1:26 a.m. ET, February 8, 2020

A US citizen has died after contracting coronavirus. It's the first confirmed death of a foreign national

A US citizen who contracted the coronavirus has died in a Wuhan hospital, the US Embassy in Beijing said.

The virus has killed 722 people in mainland China. Two outside mainland China have also died from the virus -- a man in Hong Kong and a Chinese man in the Philippines.

Here's what the US Embassy said:

We can confirm a 60-year-old U.S. citizen diagnosed with coronavirus died at Jinyintian Hospital in Wuhan, China on February 6 (Thursday).  We offer our sincerest condolences to the family on their loss. Out of the respect for the family's privacy, we have no further comment.
1:12 a.m. ET, February 8, 2020

What life is like when you're under a quarantine in the United States

People who want to enter the United States after having traveled to China now face new travel and quarantine rules to contain the coronavirus outbreak.

Watch more here:

12:52 a.m. ET, February 8, 2020

The United Arab Emirates has confirmed two new coronavirus cases

The United Arab Emirates confirmed two new coronavirus cases inside the country. according to the official Emirates News Agency.

The two new patients are Chinese and Philippine nationals. The UAE has now confirmed seven cases in the country, Emirates News Agency reported.

12:45 a.m. ET, February 8, 2020

Japanese national dies of pneumonia in a Wuhan hospital

A Japanese man in his 60s suspected of contracting coronavirus has died of pneumonia in a Wuhan hospital, according to the Japanese Ministry of Foreign Affairs.

He would be the first Japanese person to die from the virus, if confirmed.

The hospital that treated him said the cause of his pneumonia was inconclusive.

12:27 a.m. ET, February 8, 2020

The coronavirus is already hurting the world economy. Here's why it could get really scary

Nearly two decades have passed since a coronavirus known as SARS emerged in China, killing hundreds of people and sparking panic that sent a chill through the global economy. The virus now rampaging across China could be much more damaging.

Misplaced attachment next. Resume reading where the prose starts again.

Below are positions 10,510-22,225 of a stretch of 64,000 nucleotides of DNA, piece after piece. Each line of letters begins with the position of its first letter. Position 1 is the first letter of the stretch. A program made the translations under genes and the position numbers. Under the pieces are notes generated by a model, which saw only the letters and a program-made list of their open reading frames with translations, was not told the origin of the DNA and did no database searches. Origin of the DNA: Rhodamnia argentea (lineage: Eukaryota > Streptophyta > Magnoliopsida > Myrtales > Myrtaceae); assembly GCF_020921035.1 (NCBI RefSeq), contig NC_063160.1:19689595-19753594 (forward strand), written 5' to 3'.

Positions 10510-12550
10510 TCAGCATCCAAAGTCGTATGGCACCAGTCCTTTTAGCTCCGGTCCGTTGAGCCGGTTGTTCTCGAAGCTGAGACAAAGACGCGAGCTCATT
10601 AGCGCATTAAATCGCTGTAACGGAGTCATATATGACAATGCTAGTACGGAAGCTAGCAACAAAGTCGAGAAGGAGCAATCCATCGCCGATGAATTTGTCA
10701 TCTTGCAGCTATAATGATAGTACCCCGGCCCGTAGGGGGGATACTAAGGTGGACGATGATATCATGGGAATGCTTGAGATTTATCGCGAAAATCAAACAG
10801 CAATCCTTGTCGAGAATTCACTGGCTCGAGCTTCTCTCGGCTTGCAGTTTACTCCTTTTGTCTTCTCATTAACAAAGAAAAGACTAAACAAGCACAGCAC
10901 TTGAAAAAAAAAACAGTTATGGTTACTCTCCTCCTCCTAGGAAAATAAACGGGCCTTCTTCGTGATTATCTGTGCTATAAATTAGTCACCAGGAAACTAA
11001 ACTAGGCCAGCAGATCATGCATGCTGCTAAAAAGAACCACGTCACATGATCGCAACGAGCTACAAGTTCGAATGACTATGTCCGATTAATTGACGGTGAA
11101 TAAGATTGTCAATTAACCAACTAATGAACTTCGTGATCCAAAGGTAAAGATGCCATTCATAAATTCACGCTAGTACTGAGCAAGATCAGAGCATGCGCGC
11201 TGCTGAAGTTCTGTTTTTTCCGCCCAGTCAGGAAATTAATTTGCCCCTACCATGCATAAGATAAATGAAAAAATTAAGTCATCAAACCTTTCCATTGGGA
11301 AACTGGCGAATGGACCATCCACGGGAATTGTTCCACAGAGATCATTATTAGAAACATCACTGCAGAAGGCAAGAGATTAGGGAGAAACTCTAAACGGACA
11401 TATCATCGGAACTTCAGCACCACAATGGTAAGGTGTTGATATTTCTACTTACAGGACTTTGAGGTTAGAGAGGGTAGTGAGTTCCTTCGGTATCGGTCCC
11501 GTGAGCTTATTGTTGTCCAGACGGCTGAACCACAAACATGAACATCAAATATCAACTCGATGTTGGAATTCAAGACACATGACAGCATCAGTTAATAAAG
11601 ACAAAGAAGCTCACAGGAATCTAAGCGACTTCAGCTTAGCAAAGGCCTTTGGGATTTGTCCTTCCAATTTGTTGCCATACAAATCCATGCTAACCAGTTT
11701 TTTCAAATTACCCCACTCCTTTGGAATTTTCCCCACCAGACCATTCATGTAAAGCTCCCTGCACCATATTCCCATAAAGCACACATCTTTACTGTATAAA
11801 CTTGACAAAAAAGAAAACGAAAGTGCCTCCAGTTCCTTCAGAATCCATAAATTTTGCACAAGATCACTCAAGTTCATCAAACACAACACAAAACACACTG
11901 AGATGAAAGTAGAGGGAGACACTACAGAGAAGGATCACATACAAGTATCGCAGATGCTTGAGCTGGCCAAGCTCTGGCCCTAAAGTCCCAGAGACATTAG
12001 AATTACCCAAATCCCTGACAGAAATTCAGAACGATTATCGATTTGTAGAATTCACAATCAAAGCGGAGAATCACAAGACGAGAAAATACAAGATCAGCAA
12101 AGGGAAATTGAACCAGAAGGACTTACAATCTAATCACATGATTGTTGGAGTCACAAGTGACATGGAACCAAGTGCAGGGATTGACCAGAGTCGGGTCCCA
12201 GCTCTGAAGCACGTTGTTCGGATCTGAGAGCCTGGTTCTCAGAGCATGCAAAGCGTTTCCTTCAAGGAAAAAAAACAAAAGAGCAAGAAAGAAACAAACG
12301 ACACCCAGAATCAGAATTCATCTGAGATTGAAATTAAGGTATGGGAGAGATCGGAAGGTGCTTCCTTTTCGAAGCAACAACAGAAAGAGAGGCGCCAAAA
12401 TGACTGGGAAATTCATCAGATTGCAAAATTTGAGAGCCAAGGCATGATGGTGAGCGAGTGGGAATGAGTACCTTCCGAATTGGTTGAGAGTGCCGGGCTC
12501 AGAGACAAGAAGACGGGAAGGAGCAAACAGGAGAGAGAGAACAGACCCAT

China has become an indispensable part of global business since the 2003 SARS outbreak. It's grown into the world's factory, churning out products such as the iPhone and driving demand for commodities like oil and copper.

Because of the coronavirus outbreak, car plants across China have been ordered to remain closed following the Lunar New Year holiday, preventing global automakers Volkswagen (VLKAF), Toyota (TM), Daimler (DDAIF), General Motors (GM), Renault (RNLSY), Honda (HMC) and Hyundai (HYMTF) from resuming operations in the world's largest car market. According to S&P Global Ratings, the outbreak will force carmakers in China to slash production by about 15% in the first quarter. Toyota said on Friday it would keep its factories shut at least until February 17.

An employee works on an assembly line at Dongfeng Honda in Wuhan.
An employee works on an assembly line at Dongfeng Honda in Wuhan.

Luxury goods makers, which rely on Chinese consumers who spend big at home and while on vacation, have also been hit. British brand Burberry (BBRYF) has closed 24 of its 64 stores in mainland China, and its chief executive warned Friday that the virus is causing a "material negative effect on luxury demand." Dozens of global airlines have curtailed flights to and from China.